Webster's Revised Unabridged Dictionary (1913 + 1828)


Displaying 3 result(s) from the 1913 edition:
Appeal (Page: 71)

Ap*peal" (#), v. t. [imp. & p. p. Appealed (#); p. pr. & vb. n. Appealing.] [OE. appelen, apelen, to appeal, accuse, OF. appeler, fr. L. appellare to approach, address, invoke, summon, call, name; akin to appellere to drive to; ad + pellere to drive. See Pulse, and cf. Peal.]

1. (Law) (a) To make application for the removal of (a cause) from an inferior to a superior judge or court for a rehearing or review on account of alleged injustice or illegality in the trial below. We say, the cause was appealed from an inferior court. (b) To charge with a crime; to accuse; to institute a private criminal prosecution against for some heinous crime; as, to appeal a person of felony.

2. To summon; to challenge. [Archaic]

Man to man will I appeal the Norman to the lists. Sir W. Scott.

3. To invoke. [Obs.] Milton.


Appeal (Page: 71)

Ap*peal", v. t.

1. (Law) To apply for the removal of a cause from an inferior to a superior judge or court for the purpose of reëxamination of for decision. Tomlins.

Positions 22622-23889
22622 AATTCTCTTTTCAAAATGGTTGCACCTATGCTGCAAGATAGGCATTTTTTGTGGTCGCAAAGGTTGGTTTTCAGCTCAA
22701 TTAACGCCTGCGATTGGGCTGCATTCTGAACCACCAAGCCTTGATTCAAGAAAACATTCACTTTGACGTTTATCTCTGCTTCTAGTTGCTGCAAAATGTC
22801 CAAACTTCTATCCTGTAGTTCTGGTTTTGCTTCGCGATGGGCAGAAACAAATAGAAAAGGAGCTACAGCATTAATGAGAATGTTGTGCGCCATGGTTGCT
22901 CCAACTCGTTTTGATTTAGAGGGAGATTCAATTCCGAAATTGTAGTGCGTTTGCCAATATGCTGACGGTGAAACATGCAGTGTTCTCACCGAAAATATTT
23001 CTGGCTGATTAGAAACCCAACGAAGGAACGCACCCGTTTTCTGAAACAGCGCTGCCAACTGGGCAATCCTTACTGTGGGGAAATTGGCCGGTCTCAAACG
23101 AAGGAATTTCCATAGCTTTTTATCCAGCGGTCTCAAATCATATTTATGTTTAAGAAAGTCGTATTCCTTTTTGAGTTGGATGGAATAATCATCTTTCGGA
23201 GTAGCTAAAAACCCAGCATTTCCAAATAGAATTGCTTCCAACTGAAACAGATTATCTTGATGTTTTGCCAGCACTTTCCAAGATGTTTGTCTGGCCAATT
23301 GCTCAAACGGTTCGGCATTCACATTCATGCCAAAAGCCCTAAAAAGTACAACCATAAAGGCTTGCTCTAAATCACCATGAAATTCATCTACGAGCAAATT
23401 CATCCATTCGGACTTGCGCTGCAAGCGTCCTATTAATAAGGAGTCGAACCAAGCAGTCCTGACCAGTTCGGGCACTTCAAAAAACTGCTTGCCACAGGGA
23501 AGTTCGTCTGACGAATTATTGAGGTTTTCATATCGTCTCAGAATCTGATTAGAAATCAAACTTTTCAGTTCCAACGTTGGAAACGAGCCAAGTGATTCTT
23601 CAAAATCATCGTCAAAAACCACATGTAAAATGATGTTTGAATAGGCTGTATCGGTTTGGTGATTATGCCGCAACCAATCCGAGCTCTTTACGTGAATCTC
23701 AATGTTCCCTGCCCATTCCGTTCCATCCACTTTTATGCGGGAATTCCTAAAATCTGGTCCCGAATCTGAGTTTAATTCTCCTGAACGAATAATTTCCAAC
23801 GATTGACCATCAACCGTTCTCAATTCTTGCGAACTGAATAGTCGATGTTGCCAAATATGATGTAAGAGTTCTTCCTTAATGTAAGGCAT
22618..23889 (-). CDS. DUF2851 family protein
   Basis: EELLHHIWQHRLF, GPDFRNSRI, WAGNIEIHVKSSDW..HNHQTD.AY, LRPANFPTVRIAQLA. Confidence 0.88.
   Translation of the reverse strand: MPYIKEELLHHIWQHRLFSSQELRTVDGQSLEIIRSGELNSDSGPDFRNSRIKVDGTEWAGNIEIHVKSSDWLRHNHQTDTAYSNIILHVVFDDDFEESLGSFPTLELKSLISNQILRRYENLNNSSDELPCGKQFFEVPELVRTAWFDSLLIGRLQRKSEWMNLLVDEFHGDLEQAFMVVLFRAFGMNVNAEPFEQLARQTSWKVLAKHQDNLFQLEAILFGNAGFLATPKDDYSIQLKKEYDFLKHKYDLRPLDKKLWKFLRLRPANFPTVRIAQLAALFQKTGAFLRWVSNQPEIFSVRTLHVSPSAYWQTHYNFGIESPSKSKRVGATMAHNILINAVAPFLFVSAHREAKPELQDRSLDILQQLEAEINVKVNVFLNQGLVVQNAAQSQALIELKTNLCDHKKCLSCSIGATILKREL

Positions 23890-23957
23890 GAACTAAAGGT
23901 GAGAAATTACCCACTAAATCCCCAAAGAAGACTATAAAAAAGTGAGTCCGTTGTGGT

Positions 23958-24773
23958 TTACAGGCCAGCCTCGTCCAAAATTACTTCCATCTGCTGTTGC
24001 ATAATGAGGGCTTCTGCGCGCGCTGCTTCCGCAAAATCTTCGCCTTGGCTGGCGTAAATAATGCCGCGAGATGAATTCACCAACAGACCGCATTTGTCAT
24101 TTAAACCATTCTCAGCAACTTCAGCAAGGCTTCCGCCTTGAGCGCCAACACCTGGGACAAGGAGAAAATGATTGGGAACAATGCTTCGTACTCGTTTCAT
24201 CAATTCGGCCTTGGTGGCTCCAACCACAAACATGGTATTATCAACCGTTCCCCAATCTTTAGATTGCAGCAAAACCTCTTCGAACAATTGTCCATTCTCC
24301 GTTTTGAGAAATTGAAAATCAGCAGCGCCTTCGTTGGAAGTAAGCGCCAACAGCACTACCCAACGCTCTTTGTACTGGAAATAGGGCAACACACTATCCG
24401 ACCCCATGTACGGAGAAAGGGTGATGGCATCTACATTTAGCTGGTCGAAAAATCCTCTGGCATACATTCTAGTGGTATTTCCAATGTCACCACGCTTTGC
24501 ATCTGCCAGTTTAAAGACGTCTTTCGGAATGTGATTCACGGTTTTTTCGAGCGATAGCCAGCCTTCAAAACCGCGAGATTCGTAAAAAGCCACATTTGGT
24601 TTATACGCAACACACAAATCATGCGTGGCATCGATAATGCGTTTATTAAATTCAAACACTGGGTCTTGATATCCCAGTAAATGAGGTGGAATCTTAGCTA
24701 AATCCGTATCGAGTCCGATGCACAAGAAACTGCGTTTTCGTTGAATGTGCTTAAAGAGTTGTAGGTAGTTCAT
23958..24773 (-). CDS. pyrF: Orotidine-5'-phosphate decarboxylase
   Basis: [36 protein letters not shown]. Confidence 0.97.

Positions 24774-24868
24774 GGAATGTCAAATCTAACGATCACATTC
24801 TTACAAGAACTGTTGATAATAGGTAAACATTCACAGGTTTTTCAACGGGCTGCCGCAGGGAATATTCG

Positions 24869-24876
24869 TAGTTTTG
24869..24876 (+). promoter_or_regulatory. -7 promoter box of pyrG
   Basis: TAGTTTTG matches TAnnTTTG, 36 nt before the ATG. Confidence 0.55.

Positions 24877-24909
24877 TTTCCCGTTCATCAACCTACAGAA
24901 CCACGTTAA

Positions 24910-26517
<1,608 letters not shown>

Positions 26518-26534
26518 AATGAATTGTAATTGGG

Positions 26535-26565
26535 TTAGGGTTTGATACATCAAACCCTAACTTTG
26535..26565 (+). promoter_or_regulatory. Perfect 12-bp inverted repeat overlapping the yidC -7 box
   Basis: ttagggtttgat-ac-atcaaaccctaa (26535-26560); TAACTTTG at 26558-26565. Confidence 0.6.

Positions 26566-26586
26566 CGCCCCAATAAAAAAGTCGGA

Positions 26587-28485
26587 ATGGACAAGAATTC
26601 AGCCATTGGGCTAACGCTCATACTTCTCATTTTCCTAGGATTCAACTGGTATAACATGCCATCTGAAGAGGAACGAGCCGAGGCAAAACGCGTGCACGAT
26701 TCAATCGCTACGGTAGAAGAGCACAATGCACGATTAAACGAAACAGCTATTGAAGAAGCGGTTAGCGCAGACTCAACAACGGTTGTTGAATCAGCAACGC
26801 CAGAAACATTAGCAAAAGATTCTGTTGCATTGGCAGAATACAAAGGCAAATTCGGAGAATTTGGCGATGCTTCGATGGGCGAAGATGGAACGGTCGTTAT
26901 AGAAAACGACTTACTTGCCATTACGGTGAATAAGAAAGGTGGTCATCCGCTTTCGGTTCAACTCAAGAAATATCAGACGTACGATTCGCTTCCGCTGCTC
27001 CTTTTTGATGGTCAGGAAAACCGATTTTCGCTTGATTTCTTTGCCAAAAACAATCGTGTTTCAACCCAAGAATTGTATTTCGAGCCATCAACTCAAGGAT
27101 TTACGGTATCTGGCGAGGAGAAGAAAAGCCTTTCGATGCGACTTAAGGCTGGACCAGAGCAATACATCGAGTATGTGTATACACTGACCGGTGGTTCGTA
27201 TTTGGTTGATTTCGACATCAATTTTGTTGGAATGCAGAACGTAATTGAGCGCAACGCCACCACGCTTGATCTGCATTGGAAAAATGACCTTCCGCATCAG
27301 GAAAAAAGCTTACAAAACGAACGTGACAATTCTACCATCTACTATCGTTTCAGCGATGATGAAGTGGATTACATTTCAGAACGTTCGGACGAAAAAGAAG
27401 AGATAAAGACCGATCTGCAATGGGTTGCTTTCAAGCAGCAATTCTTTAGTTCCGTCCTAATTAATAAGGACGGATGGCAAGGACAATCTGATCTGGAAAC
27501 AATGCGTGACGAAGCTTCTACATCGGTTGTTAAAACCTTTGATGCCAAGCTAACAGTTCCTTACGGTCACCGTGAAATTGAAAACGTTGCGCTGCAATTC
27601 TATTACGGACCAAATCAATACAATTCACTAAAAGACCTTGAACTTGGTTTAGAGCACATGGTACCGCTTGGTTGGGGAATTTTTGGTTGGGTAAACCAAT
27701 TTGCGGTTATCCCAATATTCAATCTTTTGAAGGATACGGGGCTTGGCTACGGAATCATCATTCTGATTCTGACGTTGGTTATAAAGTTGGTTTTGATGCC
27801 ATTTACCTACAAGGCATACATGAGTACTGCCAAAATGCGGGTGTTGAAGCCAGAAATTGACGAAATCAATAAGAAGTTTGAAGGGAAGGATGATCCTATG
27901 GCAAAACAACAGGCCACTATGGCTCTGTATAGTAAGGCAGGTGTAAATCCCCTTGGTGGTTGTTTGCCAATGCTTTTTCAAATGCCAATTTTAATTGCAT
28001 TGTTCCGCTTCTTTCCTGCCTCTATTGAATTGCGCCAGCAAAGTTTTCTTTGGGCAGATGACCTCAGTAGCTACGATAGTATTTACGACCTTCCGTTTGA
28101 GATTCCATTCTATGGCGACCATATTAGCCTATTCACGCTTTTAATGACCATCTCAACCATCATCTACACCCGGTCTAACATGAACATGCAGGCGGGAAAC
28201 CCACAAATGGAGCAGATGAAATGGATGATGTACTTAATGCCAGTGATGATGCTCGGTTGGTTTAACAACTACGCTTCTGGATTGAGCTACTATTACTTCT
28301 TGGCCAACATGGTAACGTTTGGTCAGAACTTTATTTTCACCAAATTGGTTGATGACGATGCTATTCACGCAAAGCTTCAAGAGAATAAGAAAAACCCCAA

I appeal unto Cæsar. Acts xxv. 11.

2. To call upon another to decide a question controverted, to corroborate a statement, to vindicate one's rights, etc.; as, I appeal to all mankind for the truth of what is alleged. Hence: To call on one for aid; to make earnest request.

I appeal to the Scriptures in the original. Horsley.
They appealed to the sword. Macaulay.

Appeal (Page: 71)

Ap*peal", n. [OE. appel, apel, OF. apel, F. appel, fr. appeler. See Appeal, v. t.]

1. (Law) (a) An application for the removal of a cause or suit from an inferior to a superior judge or court for reëxamination or review. (b) The mode of proceeding by which such removal is effected. (c) The right of appeal. (d) An accusation; a process which formerly might be instituted by one private person against another for some heinous crime demanding punishment for the particular injury suffered, rather than for the offense against the public. (e) An accusation of a felon at common law by one of his accomplices, which accomplice was then called an approver. See Approvement. Tomlins. Bouvier.

2. A summons to answer to a charge. Dryden.

3. A call upon a person or an authority for proof or decision, in one's favor; reference to another as witness; a call for help or a favor; entreaty.

A kind of appeal to the Deity, the author of wonders. Bacon.

4. Resort to physical means; recourse.

Every milder method is to be tried, before a nation makes an appeal to arms. Kent.